full life worship

Ferndale Historical Cemetary

A while back a dear friend of mine asked me several questions in an email. She asked me to define worship, and asked how I maintain a lifestyle of worship in the midst of a busy life. She also asked if worship becomes repetitious (I lead music at 3 services per weekend), and if it’s hard to worship intimately when you’re in the spotlight.

All excellent questions.

To me worship is much more than singing. I was raised in a church going family and when people said worship they meant “praise and worship music”. There’s nothing wrong with praise and worship music but if that is your definition of worship you are missing out on so much. I believe that anything that points to God, anything that draws our attention to God and inspires us to think of God, or to pray to God is causing us to worship. So, if I’m out walking around Spring Lake and I’m in awe of the beauty I am surrounded by I can thank God for His creation and worship Him in that moment. If I’m in a museum or an art gallery and I’m seeing some amazing creative art I can thank God for making us in His image and giving us the ability to be creative as He is. If I’m reading a good book and it is challenging me, and making me think new thoughts I can thank God that He gave us intellect and free will.

I don’t really have a set “devotional time”, but I’m always looking for God’s touch throughout the day. This is a vital part of what I call “full life worship”. Full life worship is all about perspective. It’s all about looking for little glimpses of God in everyday life. For example, I do a lot of driving for my work and the route that I take goes through Sonoma and Marin counties with breathtaking views of mountains and vineyards. It’s an amazing drive. I’ve always known it was beautiful but one day my perspective changed. It went from “wow this is beautiful”, to “thank You God for the beauty of Your creation”. It has transformed my travel time into a worship experience.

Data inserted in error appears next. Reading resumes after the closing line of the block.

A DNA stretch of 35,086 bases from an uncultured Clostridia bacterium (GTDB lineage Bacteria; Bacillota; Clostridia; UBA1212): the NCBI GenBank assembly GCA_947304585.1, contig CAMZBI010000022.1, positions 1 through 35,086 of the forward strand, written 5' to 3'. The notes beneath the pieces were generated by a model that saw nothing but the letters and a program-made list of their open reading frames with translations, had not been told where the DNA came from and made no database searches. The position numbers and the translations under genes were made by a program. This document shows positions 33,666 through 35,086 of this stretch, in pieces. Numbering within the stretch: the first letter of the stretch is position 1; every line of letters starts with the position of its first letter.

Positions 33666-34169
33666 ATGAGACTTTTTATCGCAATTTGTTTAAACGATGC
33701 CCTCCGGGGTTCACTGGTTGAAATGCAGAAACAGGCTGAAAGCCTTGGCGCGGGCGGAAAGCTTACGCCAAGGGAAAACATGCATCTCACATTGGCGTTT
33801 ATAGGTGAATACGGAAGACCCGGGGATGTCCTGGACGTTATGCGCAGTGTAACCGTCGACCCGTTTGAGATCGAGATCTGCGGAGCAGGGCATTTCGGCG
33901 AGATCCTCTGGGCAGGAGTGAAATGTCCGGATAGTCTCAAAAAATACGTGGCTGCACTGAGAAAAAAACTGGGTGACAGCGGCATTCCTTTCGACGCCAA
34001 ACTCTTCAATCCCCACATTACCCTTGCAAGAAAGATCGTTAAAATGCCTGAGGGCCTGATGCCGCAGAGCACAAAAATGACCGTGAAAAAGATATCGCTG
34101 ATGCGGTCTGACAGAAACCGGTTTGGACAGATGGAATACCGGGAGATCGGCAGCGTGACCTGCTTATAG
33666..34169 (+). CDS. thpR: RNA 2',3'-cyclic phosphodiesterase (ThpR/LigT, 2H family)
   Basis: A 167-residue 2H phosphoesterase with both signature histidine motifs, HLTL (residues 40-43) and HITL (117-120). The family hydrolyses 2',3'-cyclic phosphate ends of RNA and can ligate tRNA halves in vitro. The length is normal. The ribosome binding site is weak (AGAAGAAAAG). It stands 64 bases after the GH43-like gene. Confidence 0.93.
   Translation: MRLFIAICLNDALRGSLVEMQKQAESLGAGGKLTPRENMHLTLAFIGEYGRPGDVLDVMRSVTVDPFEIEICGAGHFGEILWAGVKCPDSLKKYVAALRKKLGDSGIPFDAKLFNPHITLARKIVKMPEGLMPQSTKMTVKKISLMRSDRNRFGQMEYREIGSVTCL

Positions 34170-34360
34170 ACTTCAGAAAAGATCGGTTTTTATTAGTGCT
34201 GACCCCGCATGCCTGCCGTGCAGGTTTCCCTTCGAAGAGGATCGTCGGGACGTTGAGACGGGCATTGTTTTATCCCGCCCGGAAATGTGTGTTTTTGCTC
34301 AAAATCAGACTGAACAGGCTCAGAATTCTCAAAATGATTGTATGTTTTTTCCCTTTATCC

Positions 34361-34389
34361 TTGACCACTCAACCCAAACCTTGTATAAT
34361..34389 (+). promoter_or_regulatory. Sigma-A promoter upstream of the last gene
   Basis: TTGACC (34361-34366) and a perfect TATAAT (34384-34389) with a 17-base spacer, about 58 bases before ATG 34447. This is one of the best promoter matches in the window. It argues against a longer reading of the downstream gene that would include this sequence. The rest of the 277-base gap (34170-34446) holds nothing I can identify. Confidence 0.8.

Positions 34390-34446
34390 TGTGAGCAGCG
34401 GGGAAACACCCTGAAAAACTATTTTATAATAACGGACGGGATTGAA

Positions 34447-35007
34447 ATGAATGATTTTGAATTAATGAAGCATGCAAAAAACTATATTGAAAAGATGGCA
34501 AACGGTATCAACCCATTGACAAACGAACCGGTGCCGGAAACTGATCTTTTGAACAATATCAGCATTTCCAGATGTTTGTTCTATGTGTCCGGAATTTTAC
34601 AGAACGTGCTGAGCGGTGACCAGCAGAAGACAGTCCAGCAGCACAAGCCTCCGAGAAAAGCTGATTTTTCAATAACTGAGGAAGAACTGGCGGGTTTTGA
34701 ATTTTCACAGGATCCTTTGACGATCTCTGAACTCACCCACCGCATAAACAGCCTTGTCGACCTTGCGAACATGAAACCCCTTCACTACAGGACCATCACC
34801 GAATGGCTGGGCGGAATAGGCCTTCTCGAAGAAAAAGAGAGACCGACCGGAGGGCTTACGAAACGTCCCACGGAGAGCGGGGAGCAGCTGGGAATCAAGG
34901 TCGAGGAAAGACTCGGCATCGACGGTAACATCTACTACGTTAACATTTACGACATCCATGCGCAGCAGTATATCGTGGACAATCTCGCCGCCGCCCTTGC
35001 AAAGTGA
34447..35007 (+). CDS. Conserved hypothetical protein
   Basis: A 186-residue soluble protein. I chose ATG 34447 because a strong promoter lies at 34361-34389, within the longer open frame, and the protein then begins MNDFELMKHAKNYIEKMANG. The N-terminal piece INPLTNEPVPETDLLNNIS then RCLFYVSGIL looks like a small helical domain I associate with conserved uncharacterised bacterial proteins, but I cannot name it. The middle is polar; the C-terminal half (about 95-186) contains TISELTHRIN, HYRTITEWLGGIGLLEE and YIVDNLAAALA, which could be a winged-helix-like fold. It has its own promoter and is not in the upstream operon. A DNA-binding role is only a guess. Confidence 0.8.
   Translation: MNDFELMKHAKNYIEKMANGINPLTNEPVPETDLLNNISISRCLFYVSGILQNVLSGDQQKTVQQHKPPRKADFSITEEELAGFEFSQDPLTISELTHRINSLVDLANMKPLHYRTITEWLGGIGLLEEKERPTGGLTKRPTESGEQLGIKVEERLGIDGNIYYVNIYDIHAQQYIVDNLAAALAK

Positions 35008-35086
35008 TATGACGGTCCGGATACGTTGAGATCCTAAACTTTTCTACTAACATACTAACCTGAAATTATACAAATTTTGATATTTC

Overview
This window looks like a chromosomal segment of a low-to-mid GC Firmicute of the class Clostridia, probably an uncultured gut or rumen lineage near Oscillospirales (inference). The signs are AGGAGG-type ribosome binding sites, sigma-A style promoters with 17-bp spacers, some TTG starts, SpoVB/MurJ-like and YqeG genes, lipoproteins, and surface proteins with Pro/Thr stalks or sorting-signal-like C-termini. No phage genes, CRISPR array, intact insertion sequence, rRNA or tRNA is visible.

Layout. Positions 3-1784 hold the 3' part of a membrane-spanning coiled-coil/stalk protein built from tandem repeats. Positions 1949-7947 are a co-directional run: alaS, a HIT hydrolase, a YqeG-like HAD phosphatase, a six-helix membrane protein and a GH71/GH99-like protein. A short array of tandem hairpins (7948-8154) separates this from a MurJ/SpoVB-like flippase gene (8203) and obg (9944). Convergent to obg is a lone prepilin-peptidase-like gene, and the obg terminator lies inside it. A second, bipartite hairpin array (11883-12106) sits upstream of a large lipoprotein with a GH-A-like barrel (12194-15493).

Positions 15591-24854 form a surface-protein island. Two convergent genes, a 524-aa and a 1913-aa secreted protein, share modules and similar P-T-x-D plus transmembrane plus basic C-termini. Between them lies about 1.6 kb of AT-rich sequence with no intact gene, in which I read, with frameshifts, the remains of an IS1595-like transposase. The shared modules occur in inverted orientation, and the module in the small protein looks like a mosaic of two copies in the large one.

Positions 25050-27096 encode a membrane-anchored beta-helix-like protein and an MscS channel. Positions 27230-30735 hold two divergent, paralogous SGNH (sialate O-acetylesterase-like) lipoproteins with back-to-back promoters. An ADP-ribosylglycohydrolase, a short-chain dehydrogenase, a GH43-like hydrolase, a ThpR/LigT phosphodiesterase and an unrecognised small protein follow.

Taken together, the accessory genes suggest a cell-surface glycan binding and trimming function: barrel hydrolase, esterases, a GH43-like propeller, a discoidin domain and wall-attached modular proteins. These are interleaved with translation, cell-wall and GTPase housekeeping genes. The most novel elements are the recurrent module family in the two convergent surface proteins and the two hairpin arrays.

In this way I can worship in my everyday life and this helps keep the “musical worship” on the weekend from becoming repetitious and boring. Truth is, sometimes I don’t feel like leading musical worship on the weekend. Sometimes I’ve had a crappy day, or a crappy week and the last thing I want to do is put on a fake smile and lead people (most of whom look like they’ve had a crappy week too) in worship. However, I believe firmly that I am doing what I was made to do, and sometimes it is a sacrifice of praise. Sacrifice means it costs something. Sacrifice means even if I don’t feel like it.

Worship should never be based on our feelings. If we only worship when we feel like it than the object of our worship has become ourselves. The Bible calls this “will worship”.

I really do love musical worship so I love to sing, even if it’s the third time I’ve sang this song in any given weekend, so the spotlight thing isn’t a problem for me. The only time I don’t like being up in front is when I screw something up. Because everyone notices! I still get nervous before I step on stage but as soon as I take that first deep breath and belt out the first note it just all comes into focus. I feel like I’m doing what I’m supposed to be doing. There’s a famous quote in the movie Chariots of Fire that says, “When I run, I feel God’s pleasure.”

For me, when I sing, I feel God’s pleasure.

1 comment:

Benoni said...

Interesting comment on the topic of "Worship". It is very common amongst modern evangelical circles to subject worship to tambourine tappin, guitar strumming, drum beating, praise music. I would have to disagree with that outlook. Worship, primarily needs to have some form of preparation...it takes thought, consideration. Rather, consequently, cultural relativism has emerged with the whole notion of "feeling" or "intuition" which in turn defines or justifies the “right” in one's act. Therefore the act of worship is only defined by one's feelings, rather than one's knowing.

“Chariots of Fire” is based on the story of Eric Liddell, a Scottish Presbyterian who died in the mission field. He was a Calvinist and also a confessional Christian (such as I, minus the Scottish part). Within the Presbyterian church (viz. conservative Presbyterians) there is a confession of faith known as the Westminster Confession of Faith, which is accompanied with a larger & shorter catechism. The first Q&A within the shorter catechism is
Q: What is the chief end of man?
A: Man's chief end is to glorify God and enjoy him forever.

This is Eric Liddell’s theological learning. This is why he states that " When I run, I feel God's pleasure" It is because he understands and knows that whatever he is doing, is do to God’s good pleasure. His “worship” is knowing that he is Coram Deo (before the face of God) and that all things are to be subjected to glorifying God and to enjoy His Graces forever.